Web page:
Inbound Marketing Blog

local seo series

Jillian Streit

Jun 10, 2020

8 minute read

Optimize Website URLs: A Simple Guide


Editor's note: This blog post is part of a larger, ongoing series to provide guidance for your local SEO strategy. Follow along with this weekly series to learn more about the following topics: On-Page Elements, Website Content & Backlinking, Google Presence, Directories & Citations, and Reviews & Testimonials. Find the complete Local SEO Series here.

optimize-website-URLs

A website URL is one of the most visible elements of your site. From search results to social media, the URL plays a big role in establishing authority and trust. Here are some simple ways to understand, structure, and optimize your website’s URLs for both the user and search engines.

Read through, or head directly to best practices for optimizing your URLs!

Components of a URL

A URL, also known as a web address, is the human readable text that is designed to replace the IP address numbers used by computers to communicate with various servers. URL stands for Uniform Resource Locator and it's used to indicate a web resource’s location to a computer network. There are several components that make up a URL: the protocol, the domain name, the top-level domain, and the path.

Consider this simple URL: https://bluefrogdm.com/blog

In component terms, the URL would equal: protocol://domain-name.top-level-domain/path

Each component serves a specific purpose in identifying a website, and aids in user experience.

Protocol

The protocol represents how browsers should retrieve the information on the page. Generally, websites will either use HTTP or HTTPS. The notable difference being the ‘s’ in HTTPS stands for ‘secure.'

Domain Name

The domain name is the human readable name that identifies the location of a resource. In most cases, it’s related to a website.

Top-Level Domain

The top-level domain is used to categorize websites. Examples of top-level domains (TDLs) include: .com, .edu, .gov, .co.uk, and many more. There are several categories of TDLs a website could fall into. The most commonly used include: Generic (gTDL) or Country Code (ccTDL).

Path/Subdomain

URLs can contain folders and subfolders. These often show the path a user takes to get to that specific page. Tracking and session IDs can also be included in path URLs. A path can also be represented by subdomains, which appear before the domain name, rather than after it.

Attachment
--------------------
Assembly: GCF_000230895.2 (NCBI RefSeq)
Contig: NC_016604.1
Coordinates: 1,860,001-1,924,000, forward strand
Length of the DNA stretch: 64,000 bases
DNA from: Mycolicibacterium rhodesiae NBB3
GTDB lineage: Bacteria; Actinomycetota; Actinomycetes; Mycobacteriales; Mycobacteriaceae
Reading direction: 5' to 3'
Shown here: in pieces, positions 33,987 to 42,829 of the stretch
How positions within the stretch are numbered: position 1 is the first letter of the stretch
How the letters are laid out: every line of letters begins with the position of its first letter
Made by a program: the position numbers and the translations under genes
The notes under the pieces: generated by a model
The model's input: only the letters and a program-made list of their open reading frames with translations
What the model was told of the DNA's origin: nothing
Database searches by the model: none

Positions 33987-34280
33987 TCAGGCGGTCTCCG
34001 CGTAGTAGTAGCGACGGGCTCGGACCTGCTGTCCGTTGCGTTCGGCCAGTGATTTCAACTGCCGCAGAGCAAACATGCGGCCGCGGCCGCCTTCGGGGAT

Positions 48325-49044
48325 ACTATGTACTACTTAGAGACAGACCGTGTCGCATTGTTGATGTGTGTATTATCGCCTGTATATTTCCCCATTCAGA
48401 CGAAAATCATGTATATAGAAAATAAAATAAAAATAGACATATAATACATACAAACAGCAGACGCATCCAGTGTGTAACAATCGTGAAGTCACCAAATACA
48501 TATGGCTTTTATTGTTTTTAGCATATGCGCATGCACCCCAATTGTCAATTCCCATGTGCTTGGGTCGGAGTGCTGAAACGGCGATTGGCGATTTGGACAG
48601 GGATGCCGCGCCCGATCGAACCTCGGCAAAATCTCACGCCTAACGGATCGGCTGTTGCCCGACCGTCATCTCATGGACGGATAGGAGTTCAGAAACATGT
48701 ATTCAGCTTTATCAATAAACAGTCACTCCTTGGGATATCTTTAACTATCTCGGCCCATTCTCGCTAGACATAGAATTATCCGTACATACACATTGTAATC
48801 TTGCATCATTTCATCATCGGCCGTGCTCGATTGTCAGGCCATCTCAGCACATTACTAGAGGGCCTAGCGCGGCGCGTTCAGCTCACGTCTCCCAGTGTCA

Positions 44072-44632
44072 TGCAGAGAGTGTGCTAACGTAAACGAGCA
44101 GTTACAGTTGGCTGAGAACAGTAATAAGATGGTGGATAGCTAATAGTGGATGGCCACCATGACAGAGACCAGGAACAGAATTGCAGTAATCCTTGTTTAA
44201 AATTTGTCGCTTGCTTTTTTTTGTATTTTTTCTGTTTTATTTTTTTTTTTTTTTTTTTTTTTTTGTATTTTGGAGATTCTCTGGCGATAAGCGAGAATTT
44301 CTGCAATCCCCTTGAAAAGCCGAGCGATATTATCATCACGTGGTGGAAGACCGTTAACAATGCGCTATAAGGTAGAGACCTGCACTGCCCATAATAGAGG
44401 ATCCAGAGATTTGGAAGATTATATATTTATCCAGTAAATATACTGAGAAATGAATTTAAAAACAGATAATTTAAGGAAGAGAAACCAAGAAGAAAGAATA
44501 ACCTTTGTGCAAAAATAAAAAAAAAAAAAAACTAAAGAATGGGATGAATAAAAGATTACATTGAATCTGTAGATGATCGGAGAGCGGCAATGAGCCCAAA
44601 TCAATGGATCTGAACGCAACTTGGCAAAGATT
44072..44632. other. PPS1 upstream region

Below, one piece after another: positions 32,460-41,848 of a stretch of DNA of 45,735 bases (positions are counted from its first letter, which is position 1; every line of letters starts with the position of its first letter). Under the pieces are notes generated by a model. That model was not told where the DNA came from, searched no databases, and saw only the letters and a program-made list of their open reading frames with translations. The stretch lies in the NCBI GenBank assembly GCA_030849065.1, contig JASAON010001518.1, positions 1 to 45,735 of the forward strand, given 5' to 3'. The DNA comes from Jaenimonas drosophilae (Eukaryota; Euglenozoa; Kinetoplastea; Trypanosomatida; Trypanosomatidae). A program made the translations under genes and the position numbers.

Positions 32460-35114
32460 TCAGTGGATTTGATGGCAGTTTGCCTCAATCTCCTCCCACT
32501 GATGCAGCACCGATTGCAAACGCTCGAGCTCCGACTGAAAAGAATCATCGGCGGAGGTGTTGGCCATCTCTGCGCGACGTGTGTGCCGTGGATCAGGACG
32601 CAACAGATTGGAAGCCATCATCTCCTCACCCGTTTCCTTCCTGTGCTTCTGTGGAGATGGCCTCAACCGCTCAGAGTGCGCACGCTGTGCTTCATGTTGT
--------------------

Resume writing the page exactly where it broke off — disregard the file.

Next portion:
Path: https://bluefrogdm.com/blog              Subdomain: https://blog.bluefrogdm.com

There are many reasons to optimize and improve the URLs of your website ranging from URLs serving as minor ranking factors to largely influencing the user’s experience and trust. Here are several things to consider as you begin to optimize and structure your website’s URLs.

 

Ranking Factors in Google

According to Backlinko the following are among the top 200 ranking factors in Google search results.

#54 – URL Length
#55 – URL Path
#59 – Keyword in URL
#60 – URL String
#78 – SSL Certificate

It is clear that proper URL structuring matters to Google and its search engine crawlers, but here’s why it should matter to you!

 

User Experience

Not only does the URL structure impact the minor ranking factors above, optimized URL structures can largely influence a user’s experience and initial impressions of the website. Here’s how!

Top-Level Domain

While the TDL has little to no impact on search rankings, certain TDLs are considered more trustworthy to users. The top-level domain “.com” is regarded as the most trusted option to users.

Speaking of trustworthy sites, are you using HTTPS?

HTTPS

Cyber-crime increases in the past decade have put an emphasis and higher awareness around secured websites. HTTPS versions of websites are indicated by a lock symbol in the search bar, just to the left of the URL. This simple lock symbol tells a user that their information will be safe from hackers on this website.

https-example

HTTPS stands for “HyperText Transfer Protocol Secure”. The security of this version means the website has encrypted their information with heightened security. Google values trust, and has made HTTPS security a relevant ranking factor in search results, particularly for sites with purchasing processes or sites that receive sensitive user information.

If you do not already have an SSL certificate to use HTTPS on your website, there are many options available to you . Let’s Encrypt is a nonprofit Certificate Authority that provides TLS certificates to millions of websites for free. You can also choose to purchase other SSL certificates from sites like NameCheap or InstantSSL.

Now that you understand why structuring your website is important for ranking and user experience, let’s look at some best practices for optimizing your URLs.

 

Best Practices

Keep Length Short

Simply put, shorter URLs perform better, look better, and are easier for users to remember.

Backlinko performed an interesting test with more than one million URLs comparing their length to ranking position.

url-length-google-position

As you can see from the graph above, the longer the URL, the further down in search results the pages ranked. A safe length for your website's URLs is between 50-60 characters. To keep the length short, try to stick to using three to five words in the URL path. Use those three to five words to explain the gist of the page’s content.

Keep It Simple

Google says it best! Keep your URLs as “simple as possible”!

google-simple-url

Search engines prefer consistency and stability when it comes to URLs, and an important factor they look for is readability. But it’s not just search engines that want to be able to read your URL clearly and comprehensively. Users are far more likely to click a link with simple and understandable words than a URL with a string of nonsense numbers and letters.